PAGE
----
The International Committee of the Fourth International has explained the objective political significance of the state capitalist and Pabloite groups’ designation of Russia and China as imperialist in its 2016 statement, “Socialism and the Fight Against War”:
“This definition has been plucked from midair, with barely any attempt to explain the historical process through which Russia and China, within the space of just 25 years, changed from bureaucratically degenerated and deformed workers’ states into imperialist powers.”
It continued, “The International Committee of the Fourth International calls for the overthrow of the capitalist states in Russia and China by the working class as an essential component of the world socialist revolution. It has explained that both states are the product of Stalinism’s betrayal of the socialist revolutions of the 20th century and its ultimate restoration of capitalism,” noting that the Putin regime’s “promotion of ‘Great Russian’ nationalism is the extreme outcome of Stalinism itself, which was a violent and counterrevolutionary repudiation of the internationalist program of Marxism.”
Adding the word “imperialist” to descriptions of China and Russia “serves very definite functions. First, it relativizes, and therefore diminishes, the central and decisive global counterrevolutionary role of American, European and Japanese imperialism. This facilitates the pseudo-left’s active collaboration with the United States in regime-change operations such as in Syria, where the Assad regime has been backed by Russia. Second, and even more significantly, the designation of China and Russia as imperialist—and thus, by implication, as colonial powers suppressing ethnic, national, linguistic and religious minorities—sanctions the pseudo-left’s support for imperialist-backed ‘national liberation’ uprisings and ‘color revolutions’ within the boundaries of the existing states.”
None of this goes far enough for Mason. In a February 20 comment, “Learning to say ‘Goodbye Lenin,’” he wrote that because it “refuses to side with Putin and Xi Jin Ping” the IST statement is “as good as it gets in the world of Leninist re-enactment,” but “It’s not good enough” and would likely be “the default position of long-time socialists” who “want to remain neutral as Ukrainians defend themselves…”
Neutrality must be abandoned, Mason insisted, in a conflict “between the globalist, democratic former imperialist countries of the USA and EU” and “the authoritarian, anti-modernist dictatorships of China and Russia.”
Aside from Mason’s discovery that the US and EU are no longer imperialist states, perhaps the most noteworthy feature of his filthy polemic is the response to it of the SWP’s leading theoretician, Alex Callinicos.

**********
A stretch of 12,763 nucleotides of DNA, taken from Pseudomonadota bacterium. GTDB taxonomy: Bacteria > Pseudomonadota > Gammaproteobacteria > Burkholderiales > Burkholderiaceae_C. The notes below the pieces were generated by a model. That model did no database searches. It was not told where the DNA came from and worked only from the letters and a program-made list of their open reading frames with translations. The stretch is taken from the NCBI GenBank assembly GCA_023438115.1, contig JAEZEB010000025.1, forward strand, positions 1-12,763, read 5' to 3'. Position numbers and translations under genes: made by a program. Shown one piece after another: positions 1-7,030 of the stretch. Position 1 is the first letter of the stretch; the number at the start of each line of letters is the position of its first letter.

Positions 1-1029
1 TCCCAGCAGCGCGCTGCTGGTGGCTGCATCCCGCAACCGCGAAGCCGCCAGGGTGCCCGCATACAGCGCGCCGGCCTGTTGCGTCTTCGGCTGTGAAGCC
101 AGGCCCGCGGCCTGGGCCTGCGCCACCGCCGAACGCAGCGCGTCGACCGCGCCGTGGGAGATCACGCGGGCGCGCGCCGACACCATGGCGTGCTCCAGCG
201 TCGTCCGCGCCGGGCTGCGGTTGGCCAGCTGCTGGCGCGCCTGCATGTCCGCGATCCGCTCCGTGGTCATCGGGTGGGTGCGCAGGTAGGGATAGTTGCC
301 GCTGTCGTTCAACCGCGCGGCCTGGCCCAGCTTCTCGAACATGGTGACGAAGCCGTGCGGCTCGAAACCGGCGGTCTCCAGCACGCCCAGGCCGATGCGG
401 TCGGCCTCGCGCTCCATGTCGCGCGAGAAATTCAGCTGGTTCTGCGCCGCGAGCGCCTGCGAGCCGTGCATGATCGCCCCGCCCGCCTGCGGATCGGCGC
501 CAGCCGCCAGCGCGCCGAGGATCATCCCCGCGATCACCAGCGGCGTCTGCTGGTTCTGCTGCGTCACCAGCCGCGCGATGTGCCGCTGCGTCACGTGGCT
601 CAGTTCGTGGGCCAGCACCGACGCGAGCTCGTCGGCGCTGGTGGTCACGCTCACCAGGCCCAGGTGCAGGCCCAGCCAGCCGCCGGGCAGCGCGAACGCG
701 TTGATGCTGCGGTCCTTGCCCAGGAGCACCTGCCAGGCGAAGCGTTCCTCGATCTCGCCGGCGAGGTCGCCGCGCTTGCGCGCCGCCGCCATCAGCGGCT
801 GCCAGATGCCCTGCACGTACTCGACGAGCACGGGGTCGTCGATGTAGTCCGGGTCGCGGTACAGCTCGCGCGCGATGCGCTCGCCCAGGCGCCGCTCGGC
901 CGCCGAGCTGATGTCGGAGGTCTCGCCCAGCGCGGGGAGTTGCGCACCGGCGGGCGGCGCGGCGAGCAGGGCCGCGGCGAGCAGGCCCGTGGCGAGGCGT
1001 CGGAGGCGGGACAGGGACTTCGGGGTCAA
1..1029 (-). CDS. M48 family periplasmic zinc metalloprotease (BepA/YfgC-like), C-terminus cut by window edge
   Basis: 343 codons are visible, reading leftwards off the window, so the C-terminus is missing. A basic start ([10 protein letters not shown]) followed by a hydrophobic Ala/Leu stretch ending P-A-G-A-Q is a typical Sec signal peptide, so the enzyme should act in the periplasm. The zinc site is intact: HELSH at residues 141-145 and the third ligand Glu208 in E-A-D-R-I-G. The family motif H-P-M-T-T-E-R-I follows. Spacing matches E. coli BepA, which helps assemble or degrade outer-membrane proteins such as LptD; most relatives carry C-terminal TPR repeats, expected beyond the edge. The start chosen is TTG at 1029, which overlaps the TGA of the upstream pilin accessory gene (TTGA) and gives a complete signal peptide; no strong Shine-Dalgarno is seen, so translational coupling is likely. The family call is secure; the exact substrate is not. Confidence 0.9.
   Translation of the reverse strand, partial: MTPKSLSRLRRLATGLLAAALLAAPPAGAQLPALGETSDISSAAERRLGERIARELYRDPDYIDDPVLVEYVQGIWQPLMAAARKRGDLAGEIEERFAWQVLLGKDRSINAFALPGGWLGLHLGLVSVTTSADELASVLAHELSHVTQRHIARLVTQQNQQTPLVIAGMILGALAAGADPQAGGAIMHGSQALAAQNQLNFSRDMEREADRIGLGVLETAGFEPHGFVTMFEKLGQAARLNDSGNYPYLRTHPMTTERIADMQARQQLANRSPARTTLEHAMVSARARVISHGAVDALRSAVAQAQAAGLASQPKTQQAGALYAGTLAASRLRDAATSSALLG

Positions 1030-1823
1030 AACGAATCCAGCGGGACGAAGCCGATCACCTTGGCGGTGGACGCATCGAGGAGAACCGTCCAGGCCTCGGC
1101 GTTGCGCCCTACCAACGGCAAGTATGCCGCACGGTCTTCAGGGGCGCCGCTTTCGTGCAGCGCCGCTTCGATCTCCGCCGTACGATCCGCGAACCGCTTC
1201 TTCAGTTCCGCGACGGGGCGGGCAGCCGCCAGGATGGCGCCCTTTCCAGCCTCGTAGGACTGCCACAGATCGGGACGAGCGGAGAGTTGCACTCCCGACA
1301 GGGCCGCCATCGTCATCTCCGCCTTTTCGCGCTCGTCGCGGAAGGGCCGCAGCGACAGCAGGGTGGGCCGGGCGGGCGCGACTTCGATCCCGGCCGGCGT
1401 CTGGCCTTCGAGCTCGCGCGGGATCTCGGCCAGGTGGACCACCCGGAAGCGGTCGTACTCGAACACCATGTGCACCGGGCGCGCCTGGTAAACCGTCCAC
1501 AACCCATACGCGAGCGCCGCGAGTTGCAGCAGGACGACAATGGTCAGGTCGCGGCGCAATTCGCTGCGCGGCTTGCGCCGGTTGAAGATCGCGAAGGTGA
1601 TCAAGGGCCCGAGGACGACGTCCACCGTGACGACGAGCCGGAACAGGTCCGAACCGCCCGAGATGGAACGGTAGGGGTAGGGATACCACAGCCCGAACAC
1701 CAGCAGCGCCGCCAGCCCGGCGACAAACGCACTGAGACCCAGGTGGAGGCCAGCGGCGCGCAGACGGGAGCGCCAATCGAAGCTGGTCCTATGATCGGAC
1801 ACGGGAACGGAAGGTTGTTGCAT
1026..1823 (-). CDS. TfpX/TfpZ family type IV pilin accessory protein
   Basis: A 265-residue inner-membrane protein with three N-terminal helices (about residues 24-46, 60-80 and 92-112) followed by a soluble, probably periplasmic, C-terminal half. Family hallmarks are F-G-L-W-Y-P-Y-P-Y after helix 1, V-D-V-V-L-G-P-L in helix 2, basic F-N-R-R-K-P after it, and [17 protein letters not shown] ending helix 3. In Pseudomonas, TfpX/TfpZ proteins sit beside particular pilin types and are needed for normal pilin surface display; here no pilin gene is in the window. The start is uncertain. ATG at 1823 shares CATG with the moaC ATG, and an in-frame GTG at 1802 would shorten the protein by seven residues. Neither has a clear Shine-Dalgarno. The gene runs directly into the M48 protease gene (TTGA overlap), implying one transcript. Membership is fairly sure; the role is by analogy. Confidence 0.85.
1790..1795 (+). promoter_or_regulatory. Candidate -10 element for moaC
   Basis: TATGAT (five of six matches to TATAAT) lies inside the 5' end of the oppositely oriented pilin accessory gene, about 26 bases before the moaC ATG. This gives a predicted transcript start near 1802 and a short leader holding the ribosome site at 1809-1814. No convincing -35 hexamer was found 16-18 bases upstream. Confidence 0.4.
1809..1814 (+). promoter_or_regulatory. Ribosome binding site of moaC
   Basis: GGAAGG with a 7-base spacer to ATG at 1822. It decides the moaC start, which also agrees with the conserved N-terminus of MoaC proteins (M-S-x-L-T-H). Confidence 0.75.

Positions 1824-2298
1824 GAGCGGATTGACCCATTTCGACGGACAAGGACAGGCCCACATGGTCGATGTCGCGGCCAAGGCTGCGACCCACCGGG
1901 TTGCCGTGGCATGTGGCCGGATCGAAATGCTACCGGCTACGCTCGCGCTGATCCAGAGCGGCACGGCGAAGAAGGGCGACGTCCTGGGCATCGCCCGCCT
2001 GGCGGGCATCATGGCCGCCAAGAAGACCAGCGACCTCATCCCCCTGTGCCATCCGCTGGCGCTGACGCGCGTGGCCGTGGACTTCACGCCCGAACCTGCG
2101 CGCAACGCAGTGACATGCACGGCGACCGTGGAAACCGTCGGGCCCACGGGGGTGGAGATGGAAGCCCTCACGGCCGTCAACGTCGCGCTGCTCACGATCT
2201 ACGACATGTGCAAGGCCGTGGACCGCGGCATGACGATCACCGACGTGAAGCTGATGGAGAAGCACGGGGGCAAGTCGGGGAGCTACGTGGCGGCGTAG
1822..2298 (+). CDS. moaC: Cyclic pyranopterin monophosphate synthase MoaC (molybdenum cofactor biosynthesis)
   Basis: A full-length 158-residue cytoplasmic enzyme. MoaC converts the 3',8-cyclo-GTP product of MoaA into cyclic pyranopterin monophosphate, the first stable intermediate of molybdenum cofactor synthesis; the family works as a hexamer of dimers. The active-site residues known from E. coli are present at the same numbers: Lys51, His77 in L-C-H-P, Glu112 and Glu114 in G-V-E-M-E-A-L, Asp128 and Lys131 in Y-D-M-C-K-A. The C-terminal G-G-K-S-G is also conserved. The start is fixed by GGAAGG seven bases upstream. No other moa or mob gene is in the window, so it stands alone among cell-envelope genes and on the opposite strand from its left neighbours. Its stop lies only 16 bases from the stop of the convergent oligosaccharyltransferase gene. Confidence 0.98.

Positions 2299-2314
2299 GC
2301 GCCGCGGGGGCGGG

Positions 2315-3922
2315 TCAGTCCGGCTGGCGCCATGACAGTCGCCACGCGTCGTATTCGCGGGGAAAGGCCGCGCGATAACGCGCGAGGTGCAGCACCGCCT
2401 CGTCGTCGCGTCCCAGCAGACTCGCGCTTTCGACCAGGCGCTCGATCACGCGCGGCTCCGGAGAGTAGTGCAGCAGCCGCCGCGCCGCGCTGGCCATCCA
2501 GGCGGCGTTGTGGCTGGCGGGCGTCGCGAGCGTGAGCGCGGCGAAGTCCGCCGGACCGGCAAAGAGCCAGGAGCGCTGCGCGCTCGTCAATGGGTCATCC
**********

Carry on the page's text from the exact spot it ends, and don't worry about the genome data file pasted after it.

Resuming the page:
“Dear Paul,” Callinicos wrote. “You know that I respect you. I thought your latest book, How to Stop Fascism, was excellent…”
He was “gratified, but also impressed by the care you took to read and criticise” the statement he had helped draft, professing agreement with Mason on “opposing Russian imperialism” before explaining to him that the US and the EU are also imperialist powers, as if he was talking to a confused student.
He concludes with the polite suggestion that “You seem to have signed up on the side of the ‘former imperialist’ West,” before explaining that such differences don’t matter anyway, as, “The sad truth is that the radical and revolutionary left is too weak internationally to have much impact on this crisis.”
Callinicos signs off with the salutation, “In comradeship.” The use of such a term for Mason says everything about the political function of the pseudo-left groups. The SWP leader doesn’t openly agree with Mason but embraces him even after stating that “in substance your attack on the IST seems little different from Keir Starmer’s shameful denunciation of the Stop The War campaign and pledge of loyalty to Nato.”
Starmer and Mason pledge loyalty to NATO and advocate war. The SWP and STWC make their protests but pledge their own fealty to the Labour and trade union bureaucracy through the medium of the wretched and cowardly Corbynite “left.”
Such forces will build nothing, least of all an anti-war movement that must challenge the most fundamental interests of British, US and world imperialism. Because this demands the systematic mobilisation of the working class against the ruling class and its political agents in the Labour and trade union bureaucracy.